Please use this identifier to cite or link to this item: https://hdl.handle.net/10356/151295
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dc.contributor.authorFrost, Carol M.en_US
dc.contributor.authorAllen, Warwick J.en_US
dc.contributor.authorCourchamp, Francken_US
dc.contributor.authorJeschke, Jonathan M.en_US
dc.contributor.authorSaul, Wolf-Christianen_US
dc.contributor.authorWardle, David A.en_US
dc.date.accessioned2021-06-10T01:41:21Z-
dc.date.available2021-06-10T01:41:21Z-
dc.date.issued2019-
dc.identifier.citationFrost, C. M., Allen, W. J., Courchamp, F., Jeschke, J. M., Saul, W. & Wardle, D. A. (2019). Using network theory to understand and predict biological invasions. Trends in Ecology & Evolution, 34(9), 831-843. https://dx.doi.org/10.1016/j.tree.2019.04.012en_US
dc.identifier.issn0169-5347en_US
dc.identifier.urihttps://hdl.handle.net/10356/151295-
dc.description.abstractUnderstanding and predicting biological invasions is challenging because of the complexity of many interacting players. A holistic approach is needed with the potential to simultaneously consider all relevant effects and effectors. Using networks to describe the relevant anthropogenic and ecological factors, from community-level to global scales, promises advances in understanding aspects of invasion from propagule pressure, through establishment, spread, and ecological impact of invaders. These insights could lead to development of new tools for prevention and management of invasions that are based on species' network characteristics and use of networks to predict the ecological effects of invaders. Here, we review the findings from network ecology that show the most promise for invasion biology and identify pressing needs for future research.en_US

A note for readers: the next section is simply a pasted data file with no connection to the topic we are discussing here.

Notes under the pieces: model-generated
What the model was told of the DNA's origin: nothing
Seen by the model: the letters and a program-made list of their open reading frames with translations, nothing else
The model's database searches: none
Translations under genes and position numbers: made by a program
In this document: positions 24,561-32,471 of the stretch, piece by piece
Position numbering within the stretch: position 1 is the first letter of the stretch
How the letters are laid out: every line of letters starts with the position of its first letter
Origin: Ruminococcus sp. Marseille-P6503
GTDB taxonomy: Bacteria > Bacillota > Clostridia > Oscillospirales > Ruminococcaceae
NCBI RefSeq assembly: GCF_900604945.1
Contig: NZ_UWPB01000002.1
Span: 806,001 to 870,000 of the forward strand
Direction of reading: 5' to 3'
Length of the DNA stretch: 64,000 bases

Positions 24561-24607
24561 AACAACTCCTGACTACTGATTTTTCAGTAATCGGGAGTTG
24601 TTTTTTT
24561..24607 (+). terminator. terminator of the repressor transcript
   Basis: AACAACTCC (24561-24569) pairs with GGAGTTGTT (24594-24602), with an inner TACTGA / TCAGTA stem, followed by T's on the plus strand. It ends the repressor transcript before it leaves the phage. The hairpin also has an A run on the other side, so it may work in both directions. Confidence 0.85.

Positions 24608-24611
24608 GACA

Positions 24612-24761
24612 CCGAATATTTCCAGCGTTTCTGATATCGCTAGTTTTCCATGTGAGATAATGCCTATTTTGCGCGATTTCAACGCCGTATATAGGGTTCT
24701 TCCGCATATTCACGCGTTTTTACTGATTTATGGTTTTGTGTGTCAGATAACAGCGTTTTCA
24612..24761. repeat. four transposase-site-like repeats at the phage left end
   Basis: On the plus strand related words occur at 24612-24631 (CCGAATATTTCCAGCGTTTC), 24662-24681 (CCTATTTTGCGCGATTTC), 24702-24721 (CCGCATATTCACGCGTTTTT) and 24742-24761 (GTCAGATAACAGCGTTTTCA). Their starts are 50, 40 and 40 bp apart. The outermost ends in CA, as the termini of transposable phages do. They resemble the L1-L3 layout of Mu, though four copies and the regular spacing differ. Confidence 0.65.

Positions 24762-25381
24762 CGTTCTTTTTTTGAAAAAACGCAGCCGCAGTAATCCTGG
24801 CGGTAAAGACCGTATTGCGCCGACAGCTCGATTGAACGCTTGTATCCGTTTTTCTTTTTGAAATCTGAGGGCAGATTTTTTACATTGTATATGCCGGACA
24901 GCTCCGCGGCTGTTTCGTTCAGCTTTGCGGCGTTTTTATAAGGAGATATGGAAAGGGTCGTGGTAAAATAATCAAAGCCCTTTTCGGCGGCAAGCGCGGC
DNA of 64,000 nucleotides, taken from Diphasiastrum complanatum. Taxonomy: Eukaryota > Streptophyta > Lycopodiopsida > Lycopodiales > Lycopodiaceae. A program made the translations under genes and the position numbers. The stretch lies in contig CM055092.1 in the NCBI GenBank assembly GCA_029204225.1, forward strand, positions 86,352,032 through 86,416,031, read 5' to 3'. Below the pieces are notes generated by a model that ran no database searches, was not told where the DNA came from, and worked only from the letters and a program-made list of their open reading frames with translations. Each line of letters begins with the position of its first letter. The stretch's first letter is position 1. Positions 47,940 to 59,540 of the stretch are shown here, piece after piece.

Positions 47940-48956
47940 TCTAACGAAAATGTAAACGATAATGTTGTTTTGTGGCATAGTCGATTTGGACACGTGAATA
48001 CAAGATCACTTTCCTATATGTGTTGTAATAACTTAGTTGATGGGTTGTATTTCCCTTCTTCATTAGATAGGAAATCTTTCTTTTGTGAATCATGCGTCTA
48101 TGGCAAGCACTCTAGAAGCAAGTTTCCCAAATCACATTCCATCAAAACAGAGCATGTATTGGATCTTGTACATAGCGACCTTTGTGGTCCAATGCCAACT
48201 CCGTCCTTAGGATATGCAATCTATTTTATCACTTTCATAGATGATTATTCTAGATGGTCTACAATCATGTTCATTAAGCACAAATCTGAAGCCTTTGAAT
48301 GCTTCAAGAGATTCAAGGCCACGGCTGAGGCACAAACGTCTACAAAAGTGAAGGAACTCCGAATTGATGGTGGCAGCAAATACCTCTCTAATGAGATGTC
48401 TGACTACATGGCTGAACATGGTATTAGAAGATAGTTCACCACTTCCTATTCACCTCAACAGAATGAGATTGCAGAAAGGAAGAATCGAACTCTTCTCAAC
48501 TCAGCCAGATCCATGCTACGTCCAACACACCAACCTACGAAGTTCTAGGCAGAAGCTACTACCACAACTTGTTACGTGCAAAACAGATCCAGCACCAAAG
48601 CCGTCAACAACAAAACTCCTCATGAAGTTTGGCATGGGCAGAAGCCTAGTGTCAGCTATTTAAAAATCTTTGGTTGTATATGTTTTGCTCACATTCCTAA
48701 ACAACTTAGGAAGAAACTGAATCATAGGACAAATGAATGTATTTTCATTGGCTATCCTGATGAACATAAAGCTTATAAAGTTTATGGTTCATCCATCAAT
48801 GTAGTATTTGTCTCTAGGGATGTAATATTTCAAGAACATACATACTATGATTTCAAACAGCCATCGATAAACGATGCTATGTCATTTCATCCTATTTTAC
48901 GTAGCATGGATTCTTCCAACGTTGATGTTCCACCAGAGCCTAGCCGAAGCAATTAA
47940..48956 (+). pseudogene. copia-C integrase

dc.language.isoenen_US
dc.relation.ispartofTrends in Ecology & Evolutionen_US
dc.rights© 2019 Elsevier Ltd. All rights reserved. This paper was published in Trends in Ecology & Evolution and is made available with permission of Elsevier Ltd.en_US
dc.subjectScience::Biological sciences::Ecologyen_US
dc.titleUsing network theory to understand and predict biological invasionsen_US
dc.typeJournal Articleen
dc.contributor.schoolAsian School of the Environmenten_US
dc.identifier.doi10.1016/j.tree.2019.04.012-
dc.description.versionAccepted versionen_US
dc.identifier.pmid31155422-
dc.identifier.scopus2-s2.0-85066282858-
dc.identifier.issue9en_US
dc.identifier.volume34en_US
dc.identifier.spage831en_US
dc.identifier.epage843en_US
dc.subject.keywordsEcological Invasionen_US
dc.subject.keywordsEcological Networken_US
dc.description.acknowledgementWe thank the ERA-Net BiodivERsA (project FFII) for financial support. W.J.A. was supported by Centre of Research Excellence funding to the Bio-Protection Research Centre from the Tertiary Education Commission. F.C. was additionally supported by ANR and Foundation BNP Paribas (Invacost), and J.M.J. was additionally supported by DFG project JE 288/9-2. W-C.S. acknowledges funding by the DST-NRF Centre of Excellence for Invasion Biology. We thank I. Bartomeus, J. Tylianakis, the ‘Weed Wing’ at Lincoln University, two anonymous reviewers, and the editor for their insightful comments on the manuscript. We additionally thank Hanno Seebens for kindly providing the figure on global shipping routes.en_US
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